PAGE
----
Tony’s activities around Townsville are relatively well documented, but no one is obvious of his activities after. Founded on Tony’s strategies to meet his brother in Mount Isa, it appears as though he would have taken the Flinders Highway to arrive at Hughenden instead of Hervey Range Road, which outskirts the Pinnacles National Park and would have taken twice as long. From Hughenden, one can either continue on the Flinders Highway, take the Kennedy Developmental Road which directs to Winton or take the Hughenden Muttaburra Road, which takes you further south towards Brisbane. Because we know that Tony was leading the way for Mount Isa, he would have taken the Flinders Highway, if he just made it that far. From Bowen Road near Hermit Park, Townsville, to the outskirts of town towards the highway, it is a nearly 40-minute drive. What occurred between the sighting of Tony in The Rising Sun Hotel and arriving on the highway?

Hughenden Leads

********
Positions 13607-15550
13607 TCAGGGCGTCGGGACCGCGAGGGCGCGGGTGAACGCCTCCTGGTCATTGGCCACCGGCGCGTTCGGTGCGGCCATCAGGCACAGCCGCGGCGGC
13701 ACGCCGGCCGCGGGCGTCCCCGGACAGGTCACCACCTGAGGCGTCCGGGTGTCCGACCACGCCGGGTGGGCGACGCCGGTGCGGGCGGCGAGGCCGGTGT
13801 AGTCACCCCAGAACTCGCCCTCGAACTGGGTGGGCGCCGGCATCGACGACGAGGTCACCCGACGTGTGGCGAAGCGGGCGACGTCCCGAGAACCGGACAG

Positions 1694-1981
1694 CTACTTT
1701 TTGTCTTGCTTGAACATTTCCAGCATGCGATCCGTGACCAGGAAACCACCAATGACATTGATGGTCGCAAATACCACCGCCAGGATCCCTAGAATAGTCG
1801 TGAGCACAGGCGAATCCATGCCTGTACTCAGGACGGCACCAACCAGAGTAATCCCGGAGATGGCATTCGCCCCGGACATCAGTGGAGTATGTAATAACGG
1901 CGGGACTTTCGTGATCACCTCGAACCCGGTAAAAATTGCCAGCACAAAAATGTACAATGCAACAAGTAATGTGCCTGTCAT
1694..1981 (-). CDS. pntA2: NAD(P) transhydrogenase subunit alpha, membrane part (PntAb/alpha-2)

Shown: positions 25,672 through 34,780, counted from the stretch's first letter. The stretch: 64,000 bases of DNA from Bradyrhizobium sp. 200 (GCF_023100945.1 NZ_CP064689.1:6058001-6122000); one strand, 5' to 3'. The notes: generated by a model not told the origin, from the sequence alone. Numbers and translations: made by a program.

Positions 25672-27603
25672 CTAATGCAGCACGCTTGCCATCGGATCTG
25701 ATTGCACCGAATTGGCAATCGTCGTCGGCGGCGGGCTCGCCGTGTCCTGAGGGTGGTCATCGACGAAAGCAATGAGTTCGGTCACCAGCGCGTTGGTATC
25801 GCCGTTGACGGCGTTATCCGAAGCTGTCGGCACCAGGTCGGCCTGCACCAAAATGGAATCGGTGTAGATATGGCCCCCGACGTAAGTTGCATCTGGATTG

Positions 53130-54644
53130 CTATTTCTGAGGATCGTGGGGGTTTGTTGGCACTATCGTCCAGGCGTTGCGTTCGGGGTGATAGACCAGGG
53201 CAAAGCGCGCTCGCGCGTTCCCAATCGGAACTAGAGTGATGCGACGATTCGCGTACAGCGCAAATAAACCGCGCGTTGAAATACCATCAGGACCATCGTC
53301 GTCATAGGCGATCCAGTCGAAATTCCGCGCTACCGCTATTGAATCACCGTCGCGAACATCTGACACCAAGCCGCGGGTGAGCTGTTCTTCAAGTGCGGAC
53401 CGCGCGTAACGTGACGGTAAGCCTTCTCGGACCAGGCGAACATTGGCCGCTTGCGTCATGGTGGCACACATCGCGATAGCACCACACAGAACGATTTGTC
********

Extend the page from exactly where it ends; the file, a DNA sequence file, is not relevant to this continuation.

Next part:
Hughenden is crucial, as there is a fascinating story regarding Tony’s decisive resting place hidden there. Hughenden first became a place of attention when various observers came forward and said to police that they had talked with someone who greatly matched Tony between November 12-14th. Nonetheless, once queried, observers, contended to have noticed Tony with a full beard – which he had shaved off days prior – so all guides were later dismissed as not valid. Since his disappearance, in the intervening years, three different women have come forward with an admission from their boyfriend as to the whereabouts of Tony. All three women tell an identical tale – their vicious, now ex-partner admitted to them whilst drunk that he had “murdered somebody and that’s why he was upset” and that he had “disposed of a corpse”. Going forward, I will refer to the suspects as Mr. X and Mr. Y, as even though it is probable to analyze their identity quite handily, neither man has been accused of a crime.